Entrepreneur

There’s no denying that starting a business is an extremely difficult task. However, if you succeed, you’ll have a lot more flexibility in your schedule in comparison to those working under a business.

Remember, building a business will take a lot of time and dedication. This isn’t one of those career paths that just happens over night. With the right kind of patience, you will be able to succeed.

Freelance Writer

With the advent of the internet, a wave of writing opportunities appeared online. Giving thousands the chance to work from home, on their own schedule, and building a client-based business over time.

People with bipolar disorder can highly benefit from this kind of position. Especially if they have a particular area of interest they can spread new knowledge about.

Hair Stylist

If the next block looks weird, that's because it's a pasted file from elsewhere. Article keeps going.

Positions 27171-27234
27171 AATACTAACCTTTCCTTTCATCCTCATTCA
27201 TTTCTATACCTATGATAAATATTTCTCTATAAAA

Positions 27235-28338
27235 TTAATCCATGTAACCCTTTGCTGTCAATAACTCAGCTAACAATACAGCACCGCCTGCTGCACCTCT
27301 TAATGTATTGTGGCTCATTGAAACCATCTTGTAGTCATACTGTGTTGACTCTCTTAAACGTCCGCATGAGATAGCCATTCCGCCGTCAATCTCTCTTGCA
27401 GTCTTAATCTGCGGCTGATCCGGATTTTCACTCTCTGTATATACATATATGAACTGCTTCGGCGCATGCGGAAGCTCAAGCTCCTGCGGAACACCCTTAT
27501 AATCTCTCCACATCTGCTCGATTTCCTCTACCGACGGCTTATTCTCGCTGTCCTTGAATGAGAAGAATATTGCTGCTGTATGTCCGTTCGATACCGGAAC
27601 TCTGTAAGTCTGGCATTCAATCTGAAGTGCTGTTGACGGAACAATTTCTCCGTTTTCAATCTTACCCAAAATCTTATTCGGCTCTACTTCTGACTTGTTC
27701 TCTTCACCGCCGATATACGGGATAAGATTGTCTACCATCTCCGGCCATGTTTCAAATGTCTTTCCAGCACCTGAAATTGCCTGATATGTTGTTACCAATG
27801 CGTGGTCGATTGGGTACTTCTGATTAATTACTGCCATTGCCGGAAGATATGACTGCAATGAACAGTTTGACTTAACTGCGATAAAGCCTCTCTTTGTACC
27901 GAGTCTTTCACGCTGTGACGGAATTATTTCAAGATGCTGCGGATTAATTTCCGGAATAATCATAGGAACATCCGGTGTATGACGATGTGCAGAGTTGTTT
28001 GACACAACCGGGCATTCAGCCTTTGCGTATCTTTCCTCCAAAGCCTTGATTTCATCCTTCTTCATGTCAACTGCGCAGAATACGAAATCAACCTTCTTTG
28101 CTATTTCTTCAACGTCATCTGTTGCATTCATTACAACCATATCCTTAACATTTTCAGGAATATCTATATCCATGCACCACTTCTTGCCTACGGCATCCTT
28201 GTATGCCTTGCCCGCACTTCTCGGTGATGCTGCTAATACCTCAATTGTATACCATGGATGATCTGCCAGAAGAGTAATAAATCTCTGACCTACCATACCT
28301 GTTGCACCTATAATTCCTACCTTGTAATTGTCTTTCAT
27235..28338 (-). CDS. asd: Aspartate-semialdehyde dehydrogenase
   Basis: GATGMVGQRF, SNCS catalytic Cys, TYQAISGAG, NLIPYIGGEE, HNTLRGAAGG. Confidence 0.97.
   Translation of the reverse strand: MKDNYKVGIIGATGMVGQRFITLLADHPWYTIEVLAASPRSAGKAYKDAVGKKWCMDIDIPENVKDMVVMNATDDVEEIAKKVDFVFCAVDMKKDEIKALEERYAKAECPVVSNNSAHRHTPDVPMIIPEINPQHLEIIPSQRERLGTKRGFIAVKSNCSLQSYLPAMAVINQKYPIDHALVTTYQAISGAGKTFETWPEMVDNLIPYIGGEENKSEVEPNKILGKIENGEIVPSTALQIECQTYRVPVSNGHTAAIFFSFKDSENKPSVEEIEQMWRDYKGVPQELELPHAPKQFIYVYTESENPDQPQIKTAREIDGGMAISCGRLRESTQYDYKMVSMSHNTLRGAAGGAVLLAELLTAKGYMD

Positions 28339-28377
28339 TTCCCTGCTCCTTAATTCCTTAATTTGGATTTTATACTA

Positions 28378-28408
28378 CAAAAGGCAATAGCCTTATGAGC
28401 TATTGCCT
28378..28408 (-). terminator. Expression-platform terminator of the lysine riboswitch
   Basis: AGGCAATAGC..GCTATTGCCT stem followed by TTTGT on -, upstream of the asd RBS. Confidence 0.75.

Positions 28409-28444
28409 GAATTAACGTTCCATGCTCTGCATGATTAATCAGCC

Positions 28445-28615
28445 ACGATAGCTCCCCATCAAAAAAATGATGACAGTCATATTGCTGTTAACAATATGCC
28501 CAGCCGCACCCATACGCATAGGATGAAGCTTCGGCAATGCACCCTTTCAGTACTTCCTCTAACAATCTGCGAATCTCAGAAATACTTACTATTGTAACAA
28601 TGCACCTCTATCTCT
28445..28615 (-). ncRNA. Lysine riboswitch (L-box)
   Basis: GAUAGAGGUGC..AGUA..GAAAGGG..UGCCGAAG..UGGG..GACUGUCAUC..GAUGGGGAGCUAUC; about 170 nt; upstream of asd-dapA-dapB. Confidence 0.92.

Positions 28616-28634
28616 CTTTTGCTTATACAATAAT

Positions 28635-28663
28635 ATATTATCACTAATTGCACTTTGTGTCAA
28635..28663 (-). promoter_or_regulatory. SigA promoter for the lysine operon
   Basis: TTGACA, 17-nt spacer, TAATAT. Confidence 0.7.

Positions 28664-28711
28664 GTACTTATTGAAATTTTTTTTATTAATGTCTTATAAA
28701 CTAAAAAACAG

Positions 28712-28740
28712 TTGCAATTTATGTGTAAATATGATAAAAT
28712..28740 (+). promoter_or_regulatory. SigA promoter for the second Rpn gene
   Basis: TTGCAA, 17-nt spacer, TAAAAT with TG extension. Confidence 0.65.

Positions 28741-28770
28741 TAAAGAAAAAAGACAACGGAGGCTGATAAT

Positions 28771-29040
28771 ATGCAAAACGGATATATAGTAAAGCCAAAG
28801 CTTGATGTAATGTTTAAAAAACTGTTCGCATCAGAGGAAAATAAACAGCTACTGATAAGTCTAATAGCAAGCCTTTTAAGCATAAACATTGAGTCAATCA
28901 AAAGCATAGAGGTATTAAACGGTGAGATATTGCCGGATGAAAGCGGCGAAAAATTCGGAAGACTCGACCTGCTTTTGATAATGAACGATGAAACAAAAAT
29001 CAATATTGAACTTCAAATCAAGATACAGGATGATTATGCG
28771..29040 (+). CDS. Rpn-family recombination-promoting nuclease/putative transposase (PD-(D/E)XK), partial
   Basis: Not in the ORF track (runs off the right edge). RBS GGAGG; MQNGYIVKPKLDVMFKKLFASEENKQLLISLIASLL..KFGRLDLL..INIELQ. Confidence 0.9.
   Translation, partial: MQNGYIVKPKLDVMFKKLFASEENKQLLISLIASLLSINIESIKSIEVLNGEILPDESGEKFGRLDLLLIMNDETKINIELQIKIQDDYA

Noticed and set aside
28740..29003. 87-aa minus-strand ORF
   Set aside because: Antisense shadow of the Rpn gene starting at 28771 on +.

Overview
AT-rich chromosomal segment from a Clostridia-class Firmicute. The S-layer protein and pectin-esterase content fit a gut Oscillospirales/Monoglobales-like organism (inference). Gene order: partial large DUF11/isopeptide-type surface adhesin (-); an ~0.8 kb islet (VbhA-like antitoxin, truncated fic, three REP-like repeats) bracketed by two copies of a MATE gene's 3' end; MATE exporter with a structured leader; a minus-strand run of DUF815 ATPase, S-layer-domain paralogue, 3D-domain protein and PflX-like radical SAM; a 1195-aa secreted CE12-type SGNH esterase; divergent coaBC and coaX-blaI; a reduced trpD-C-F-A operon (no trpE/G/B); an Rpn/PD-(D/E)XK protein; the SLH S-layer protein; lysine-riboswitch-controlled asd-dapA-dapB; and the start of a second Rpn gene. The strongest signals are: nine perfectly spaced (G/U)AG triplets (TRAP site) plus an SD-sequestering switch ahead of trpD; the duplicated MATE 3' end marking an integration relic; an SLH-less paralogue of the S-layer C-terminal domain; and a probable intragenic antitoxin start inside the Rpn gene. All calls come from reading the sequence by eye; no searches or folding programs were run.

Becoming a hair stylist allows you to get creative with you work. However, it’s important to understand how to go about a job as such.

Ultimately, hair stylists have two options: to work under a company or build a client-base that allows them to freelance. For people with bipolar disorder, the latter is more attractive. Still, working under someone else in a barbershop is bound to be less stressful than a food service or retail job.

Survey Taker

Admittedly, making a full-time income by taking surveys isn’t a realistic option. However, if you’re looking to make get some extra revenue into your wallet, there’s no reason you can’t take surveys to make an extra few hundred a month.

Taking surveys is one of the easiest opportunities for people with bipolar disorder as it allows you to decide your own schedule and requires very minimal from you. This extra income may just be the stress relief you’ve been waiting for.

Veterinarian